The Joys of Enclosure – A Medieval Perspective

Presentation for the FRIAS Reflections series

14 May 2020 Prof. Henrike Lähnemann 

This is an adapted blog post from the presentation for the FRIAS REFLECTIONS series

Many thanks for giving me the opportunity to zoom myself into FRIAS for an afternoon! My title is inspired by the letters of the Lüne nuns which I’m currently editing and where they eloquently speak in praise of their enclosure as the perfect rose-garden. When I saw the poster – thanks to Verena Spohn for choosing it! – it occurred to me that the religious enclosure is only one of the confined medieval spaces with positive connotations. So I will talk about three forms of enclosed space: starting with the castle, going on to the cell, ending with the study.

To start with the image of the poster: this is the Palazzo Vecchio in Florence, finished in 1314 to shelter the members of parliament. The German word for castle, Burg, literally means a shelter, derived from the verb „bergen“: to come to a castle means to take refuge. I spoke three years ago at FRIAS about Reformation hymns, among them Martin Luther’s paraphrase of Psalm 46, “God is our refuge and strength, a very present help in trouble” which he turned into the hymn „Ein feste Burg ist unser Gott“. The hymn makes it very clear that this „burg“ is not a physical space but rather a secure place in God‘s kingdom which cannot be taken away by any means.

The superiority of a spiritual space over a physical stronghold can be exemplified by Annora, an English noblewoman born in 1179. She spent several years in a besieged castle after her family had fallen off with King John. When she was able to leave the castle and had become a widow, she voluntarily chose lockdown – not behind the thick walls of a castle but in a tiny cell next to the church at Iffley, probably a wooden structure at the spot marked now by the gravestone South of the chancel. This allowed her to set herself the parameters of her existence – close to God (she had a window into the church), free from oppressive secular power and the one to be sought out for advice from the local community as well as from the next king, Henry III, who regularly sent her gifts.

The nuns in the North German convents had a similar view of enclosure as a force for the good: the convent became synonymous for them with the “hortus conclusus”, the walled garden from the Song of Songs, a rose-garden in which they were able to communicate directly and without interference with Jesus as their bridegroom and lover. As text-book illustrations picturing the nuns teaching, singing, reading, walking in the cloisters show, the convent environment opened up a spiritual horizon, turning their cells into studies.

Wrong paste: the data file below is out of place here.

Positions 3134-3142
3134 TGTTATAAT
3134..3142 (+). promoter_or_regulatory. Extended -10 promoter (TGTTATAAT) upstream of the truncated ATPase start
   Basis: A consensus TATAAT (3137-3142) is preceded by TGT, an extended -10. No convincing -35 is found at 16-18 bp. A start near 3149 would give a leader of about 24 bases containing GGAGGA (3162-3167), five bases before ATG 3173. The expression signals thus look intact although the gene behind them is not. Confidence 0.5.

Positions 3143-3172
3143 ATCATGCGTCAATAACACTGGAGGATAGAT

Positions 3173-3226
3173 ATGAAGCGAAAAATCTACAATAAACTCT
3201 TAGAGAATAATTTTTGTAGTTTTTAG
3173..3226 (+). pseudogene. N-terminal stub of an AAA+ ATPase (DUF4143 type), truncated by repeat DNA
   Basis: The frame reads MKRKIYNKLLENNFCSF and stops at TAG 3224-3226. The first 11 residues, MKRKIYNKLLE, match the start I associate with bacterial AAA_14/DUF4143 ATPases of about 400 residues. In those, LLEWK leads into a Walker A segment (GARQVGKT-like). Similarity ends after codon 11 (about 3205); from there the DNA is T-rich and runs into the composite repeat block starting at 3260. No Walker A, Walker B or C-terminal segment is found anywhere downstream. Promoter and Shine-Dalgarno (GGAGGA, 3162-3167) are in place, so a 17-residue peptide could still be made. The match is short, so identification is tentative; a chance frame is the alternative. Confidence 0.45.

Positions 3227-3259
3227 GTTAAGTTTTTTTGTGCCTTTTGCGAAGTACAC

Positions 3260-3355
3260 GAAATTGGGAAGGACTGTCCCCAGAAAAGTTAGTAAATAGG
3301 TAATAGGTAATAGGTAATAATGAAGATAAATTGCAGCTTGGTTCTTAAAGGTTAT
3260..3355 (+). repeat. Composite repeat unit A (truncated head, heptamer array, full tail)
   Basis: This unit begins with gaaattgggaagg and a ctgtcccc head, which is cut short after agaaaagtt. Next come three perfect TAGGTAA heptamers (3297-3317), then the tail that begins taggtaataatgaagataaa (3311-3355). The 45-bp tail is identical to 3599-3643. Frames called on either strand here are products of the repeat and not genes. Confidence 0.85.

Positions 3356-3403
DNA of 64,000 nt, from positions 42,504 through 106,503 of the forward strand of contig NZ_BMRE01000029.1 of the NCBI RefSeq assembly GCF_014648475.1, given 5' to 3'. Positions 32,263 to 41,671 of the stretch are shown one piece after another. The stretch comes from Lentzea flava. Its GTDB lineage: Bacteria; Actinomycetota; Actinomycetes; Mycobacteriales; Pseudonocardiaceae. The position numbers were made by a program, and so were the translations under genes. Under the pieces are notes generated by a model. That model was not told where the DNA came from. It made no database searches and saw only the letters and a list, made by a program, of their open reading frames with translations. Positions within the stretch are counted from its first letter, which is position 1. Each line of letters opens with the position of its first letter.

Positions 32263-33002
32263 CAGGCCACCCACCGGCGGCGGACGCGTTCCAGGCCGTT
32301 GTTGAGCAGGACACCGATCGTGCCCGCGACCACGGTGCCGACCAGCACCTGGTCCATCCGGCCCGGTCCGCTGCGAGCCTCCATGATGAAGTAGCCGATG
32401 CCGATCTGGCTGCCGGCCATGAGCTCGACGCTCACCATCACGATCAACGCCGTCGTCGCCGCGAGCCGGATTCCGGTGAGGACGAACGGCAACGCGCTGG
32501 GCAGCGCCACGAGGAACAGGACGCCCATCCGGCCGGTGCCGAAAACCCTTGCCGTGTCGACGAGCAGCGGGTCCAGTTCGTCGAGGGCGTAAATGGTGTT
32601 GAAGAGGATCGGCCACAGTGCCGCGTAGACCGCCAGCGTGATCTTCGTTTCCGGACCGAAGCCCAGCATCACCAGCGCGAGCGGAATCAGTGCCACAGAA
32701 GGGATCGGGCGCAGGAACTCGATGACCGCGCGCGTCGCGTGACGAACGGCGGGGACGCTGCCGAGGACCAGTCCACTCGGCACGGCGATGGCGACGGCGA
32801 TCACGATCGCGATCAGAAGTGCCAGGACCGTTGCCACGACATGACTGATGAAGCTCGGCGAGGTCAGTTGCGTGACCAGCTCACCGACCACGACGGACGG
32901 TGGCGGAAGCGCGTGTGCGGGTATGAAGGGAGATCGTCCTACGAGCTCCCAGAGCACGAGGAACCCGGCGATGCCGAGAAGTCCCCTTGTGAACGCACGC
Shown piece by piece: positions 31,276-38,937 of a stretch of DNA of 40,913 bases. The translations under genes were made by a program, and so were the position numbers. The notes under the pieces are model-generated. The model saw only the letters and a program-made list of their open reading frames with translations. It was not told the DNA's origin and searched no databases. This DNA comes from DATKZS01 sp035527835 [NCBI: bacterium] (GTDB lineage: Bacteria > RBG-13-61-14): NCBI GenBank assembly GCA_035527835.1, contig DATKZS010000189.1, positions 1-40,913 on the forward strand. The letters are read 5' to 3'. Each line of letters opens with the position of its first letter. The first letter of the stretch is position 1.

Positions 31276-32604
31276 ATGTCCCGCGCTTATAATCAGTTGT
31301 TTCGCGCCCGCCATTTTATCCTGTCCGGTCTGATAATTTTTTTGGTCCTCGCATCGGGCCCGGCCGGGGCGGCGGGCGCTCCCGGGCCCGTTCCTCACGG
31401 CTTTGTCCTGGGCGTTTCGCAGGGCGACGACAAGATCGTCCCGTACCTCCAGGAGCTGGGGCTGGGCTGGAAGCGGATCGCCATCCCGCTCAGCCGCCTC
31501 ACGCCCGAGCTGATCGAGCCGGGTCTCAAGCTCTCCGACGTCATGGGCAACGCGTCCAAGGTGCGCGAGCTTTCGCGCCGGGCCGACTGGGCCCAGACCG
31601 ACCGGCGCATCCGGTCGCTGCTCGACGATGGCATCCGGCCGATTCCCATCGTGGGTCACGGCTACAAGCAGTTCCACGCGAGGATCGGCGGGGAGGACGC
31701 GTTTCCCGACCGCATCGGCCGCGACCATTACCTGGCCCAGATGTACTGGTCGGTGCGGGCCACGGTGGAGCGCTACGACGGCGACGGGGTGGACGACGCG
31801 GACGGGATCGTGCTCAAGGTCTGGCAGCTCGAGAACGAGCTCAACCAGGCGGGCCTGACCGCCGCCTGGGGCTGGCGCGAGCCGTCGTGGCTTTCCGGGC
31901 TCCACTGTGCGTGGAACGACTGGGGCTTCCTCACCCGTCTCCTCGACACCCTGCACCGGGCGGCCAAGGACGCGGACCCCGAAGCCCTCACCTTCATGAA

As final illustration for positive enclosure I have therefore chosen the 15th century meme for learning, in German iconographic tradition called “Hieronymus im Gehäus”. Dürer’s early woodcut, done in 1492 for an edition of Jerome’s letters, shows a Renaissance scholar’s dream of what the cell which Jerome set up in Bethlehem to translate the Bible from its original languages should have looked like: comfy bed, handwash basin, big window, large desk, lots of books (not to mention the pet lion) surrounded by books. One crucial thing for the enclosure in three cases I mentioned was, that the individual hermitage is linked to a network: for Annora the community at Iffley coming to the church to attend the service and to receive her advice, for the Northern German nuns the sisters in the Lüneburg convents, for Jerome the group of translators with whom he kept in contact via letters, among them women who helped with the Hebrew.

I would like to think of our own scholarly community in times of lockdown as a joyful enclosure in that sense. Thanks to FRIAS to being a spiritual castle with space to combine our many individual cells to a communal study!

Link list:

  1. Edition (together with Eva Schlotheuber) Netzwerke der Nonnen. Edition und Erschließung der Briefsammlung aus Kloster Lüne, Open access edition of the letters (introduction, facsimile, diplomatic transcription, critical edition and commentary) can be found in the Digital Library of the Herzog August Bibliothek Wolfenbüttel. See this link for a short video feature on the project by the NDR filmed at Kloster Lüne and a podcast by NDR 1 (4 March 2020)
  2. Lecture on “Ein feste Burg” by Henrike Lähnemann: Singing and Printing. On the Success Formula of the German Reformation (Humanities Colloquium at FRIAS July 2017). Listen to the Podcast
  3. Blog post on Annora, the anchoress of Iffley, by Deborah Burrows
  4. Edition of Jerome’s letters (1492) with title woodcut by Dürer as digital facsimile. Follow the hashtag #notalion to see more examples of the curious creature in the foreground (part of a #LockdownBestiary – watch out for a future blog post!)
  5. Blog post by Godelinde Perk about medieval advice on self-isolation

For more medieval matters from Oxford, have a look at the website of the Oxford Medieval Studies TORCH Programme

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